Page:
Terminals Sharing Devices are installed pairwise. They can have as many terminals as one needs, and the terminals can be named with any valid terminal name (they just need to have the same names on both Devices). A system can have as many Terminals Sharing Devices as it needs. For the Devices to work, the systems sharing the Device(s) need to have a network connection.

Getting back to our Christmas light example, if we wanted one system to control the lights of 5 other systems, we would add 5 Terminals Sharing Devices to the controlling system, and one Device to each of 5 other systems. Each of the Terminals Sharing Devices on the controlling system would be connected to the one Device in the 5 other systems. After creating the Devices, we would create four terminals on each device, for controlling the red, green, blue and white lights.

Creating Terminals Sharing Devices

Terminals Sharing Devices are created by running the TerminalSharer Script. The parameters for the TerminalSharer Script are:

  • other_device_id : the ID of the Terminals Sharing Device to which this Device is connecting

These parameters are optional:

  • terminal_names : the names of the terminals on this Device
  • other_host : the network name of the other host system. If the other host does not have a network name (or you don't know it), its IP address (quoted) will also work. If the other_host parameter is not given, will assume the other host is "localhost".
  • other_host_port : the network port of the other host's web server (often 4567, since the Virtual Wiring web server defaults to port 4567). If no other_host_port parameter is supplied, will assume the port is 80.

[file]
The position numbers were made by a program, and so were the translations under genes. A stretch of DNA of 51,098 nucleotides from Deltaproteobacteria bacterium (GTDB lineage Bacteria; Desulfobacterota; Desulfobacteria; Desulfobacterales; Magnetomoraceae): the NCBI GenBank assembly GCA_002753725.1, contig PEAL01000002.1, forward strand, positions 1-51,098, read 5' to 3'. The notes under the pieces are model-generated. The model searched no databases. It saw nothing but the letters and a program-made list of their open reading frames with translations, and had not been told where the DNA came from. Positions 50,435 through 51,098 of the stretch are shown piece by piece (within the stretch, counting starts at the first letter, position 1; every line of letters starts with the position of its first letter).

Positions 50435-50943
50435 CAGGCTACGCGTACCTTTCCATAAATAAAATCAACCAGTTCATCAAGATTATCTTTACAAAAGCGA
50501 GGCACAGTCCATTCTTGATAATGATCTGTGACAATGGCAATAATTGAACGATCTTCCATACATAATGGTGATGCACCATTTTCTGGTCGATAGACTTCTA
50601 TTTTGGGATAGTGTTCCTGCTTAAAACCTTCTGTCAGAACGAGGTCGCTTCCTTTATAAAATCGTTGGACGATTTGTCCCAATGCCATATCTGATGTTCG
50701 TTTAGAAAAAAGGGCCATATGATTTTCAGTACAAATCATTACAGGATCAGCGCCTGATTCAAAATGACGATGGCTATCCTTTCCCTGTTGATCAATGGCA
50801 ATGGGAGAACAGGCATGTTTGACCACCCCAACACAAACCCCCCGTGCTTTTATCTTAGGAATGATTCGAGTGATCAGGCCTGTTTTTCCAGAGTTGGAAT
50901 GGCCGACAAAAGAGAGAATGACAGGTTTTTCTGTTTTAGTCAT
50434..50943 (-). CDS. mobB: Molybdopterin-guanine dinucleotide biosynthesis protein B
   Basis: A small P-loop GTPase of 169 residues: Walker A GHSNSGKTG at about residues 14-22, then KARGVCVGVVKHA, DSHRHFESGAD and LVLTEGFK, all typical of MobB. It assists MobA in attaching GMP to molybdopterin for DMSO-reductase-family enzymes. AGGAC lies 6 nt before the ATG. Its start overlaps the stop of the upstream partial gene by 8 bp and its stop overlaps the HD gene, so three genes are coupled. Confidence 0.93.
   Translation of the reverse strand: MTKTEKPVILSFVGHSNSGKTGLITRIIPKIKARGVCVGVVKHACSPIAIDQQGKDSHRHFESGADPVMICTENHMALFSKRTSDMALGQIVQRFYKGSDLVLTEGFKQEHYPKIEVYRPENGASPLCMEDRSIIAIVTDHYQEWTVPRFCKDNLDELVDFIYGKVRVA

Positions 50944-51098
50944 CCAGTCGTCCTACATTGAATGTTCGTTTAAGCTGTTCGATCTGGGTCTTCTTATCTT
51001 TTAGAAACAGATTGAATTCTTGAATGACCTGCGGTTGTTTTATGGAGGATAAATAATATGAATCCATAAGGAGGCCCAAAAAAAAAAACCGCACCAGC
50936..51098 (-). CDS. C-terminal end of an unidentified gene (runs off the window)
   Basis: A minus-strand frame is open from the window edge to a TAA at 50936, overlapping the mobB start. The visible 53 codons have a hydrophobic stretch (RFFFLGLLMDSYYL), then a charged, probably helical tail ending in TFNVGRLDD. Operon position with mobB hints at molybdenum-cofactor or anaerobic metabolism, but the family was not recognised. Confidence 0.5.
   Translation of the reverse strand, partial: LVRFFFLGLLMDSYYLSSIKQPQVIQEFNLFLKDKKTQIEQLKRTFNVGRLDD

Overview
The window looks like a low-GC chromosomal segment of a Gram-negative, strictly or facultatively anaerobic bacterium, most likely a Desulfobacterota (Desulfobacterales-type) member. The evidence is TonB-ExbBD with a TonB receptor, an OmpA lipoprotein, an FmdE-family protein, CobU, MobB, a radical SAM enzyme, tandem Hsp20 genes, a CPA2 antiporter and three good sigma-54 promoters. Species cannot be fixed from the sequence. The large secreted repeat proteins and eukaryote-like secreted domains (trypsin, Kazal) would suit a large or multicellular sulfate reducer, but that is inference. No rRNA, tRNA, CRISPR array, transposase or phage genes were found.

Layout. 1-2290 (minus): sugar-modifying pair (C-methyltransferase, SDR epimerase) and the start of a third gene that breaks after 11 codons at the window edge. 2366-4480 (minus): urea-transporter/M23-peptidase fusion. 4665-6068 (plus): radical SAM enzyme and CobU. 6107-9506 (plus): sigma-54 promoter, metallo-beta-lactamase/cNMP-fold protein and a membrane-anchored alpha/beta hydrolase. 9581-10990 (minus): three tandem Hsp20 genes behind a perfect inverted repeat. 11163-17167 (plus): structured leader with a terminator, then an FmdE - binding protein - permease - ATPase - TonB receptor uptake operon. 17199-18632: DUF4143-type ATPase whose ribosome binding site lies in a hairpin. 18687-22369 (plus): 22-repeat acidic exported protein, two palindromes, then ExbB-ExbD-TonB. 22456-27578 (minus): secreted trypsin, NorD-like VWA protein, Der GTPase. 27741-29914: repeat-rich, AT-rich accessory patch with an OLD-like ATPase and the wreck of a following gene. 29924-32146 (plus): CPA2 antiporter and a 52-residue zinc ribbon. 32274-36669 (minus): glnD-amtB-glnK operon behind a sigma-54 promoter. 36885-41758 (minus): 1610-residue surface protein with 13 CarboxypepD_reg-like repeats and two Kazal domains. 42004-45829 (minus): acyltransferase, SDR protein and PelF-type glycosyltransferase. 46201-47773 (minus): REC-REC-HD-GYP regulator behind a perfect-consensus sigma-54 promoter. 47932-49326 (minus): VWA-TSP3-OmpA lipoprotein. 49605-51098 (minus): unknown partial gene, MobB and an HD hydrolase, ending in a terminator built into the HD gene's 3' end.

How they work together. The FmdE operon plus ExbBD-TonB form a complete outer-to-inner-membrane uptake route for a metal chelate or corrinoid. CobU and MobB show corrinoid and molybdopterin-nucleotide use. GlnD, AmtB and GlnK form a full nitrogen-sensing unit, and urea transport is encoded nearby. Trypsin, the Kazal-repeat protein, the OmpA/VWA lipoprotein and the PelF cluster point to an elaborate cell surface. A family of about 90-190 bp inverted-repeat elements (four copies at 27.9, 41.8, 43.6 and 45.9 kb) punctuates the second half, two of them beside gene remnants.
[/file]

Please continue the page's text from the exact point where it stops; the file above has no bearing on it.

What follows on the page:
• other_user : if the other host's web server requires a login, the login user name (Virtual Wiring normally needs no login)
  • other_password : if the other host's web server requires a login, the login password (Virtual Wiring normally needs no login)
  • other_device_name : set this to nil. Not used when one Virtual Wiring application is talking to another.

Running the TerminalSharer Script with the parameters listed below creates a Terminals Sharing Device.

id: "terminal_sharer"
terminal_names: "red, green, blue, white"
other_host: "virtual_wiring_system2"
other_host_port: 4567
other_device_id: "terminal_sharer"

It creates a Terminals Sharing Device with the ID "terminal_sharer" and "red", "green", "blue", and "white" terminals. The Terminals Sharing Device connects to the Terminals Sharing Device with ID "terminal_sharer" on host "virtual_wiring_system2", running the Virtual Wiring application on port 4567 .

On the "virtual_wiring_system2" host we run the TerminalSharer Script with the parameters listed below. We'll assume that we created our first Terminals Sharing Device on host "virtual_wiring_system1", running the Virtual Wiring application on port 1234.

id: "terminal_sharer"
terminal_names: "red, green, blue, white"
other_host: "virtual_wiring_system1"
other_host_port: 1234
other_device_id: "terminal_sharer"

The two Terminals Sharing Devices on hosts "virtual_wiring_system1" and "virtual_wiring_system2" are now connected. Though the two Terminals Sharing Devices share the same ID, "terminal_sharer", this is only done to make their connection clearer; the IDs need not be the same.

Catalina Computing, LLC.

Copyright © Catalina Computing, LLC. (2013-2017)




Page last updated: Thu Sep 18 16:46:52 2014 (UTC)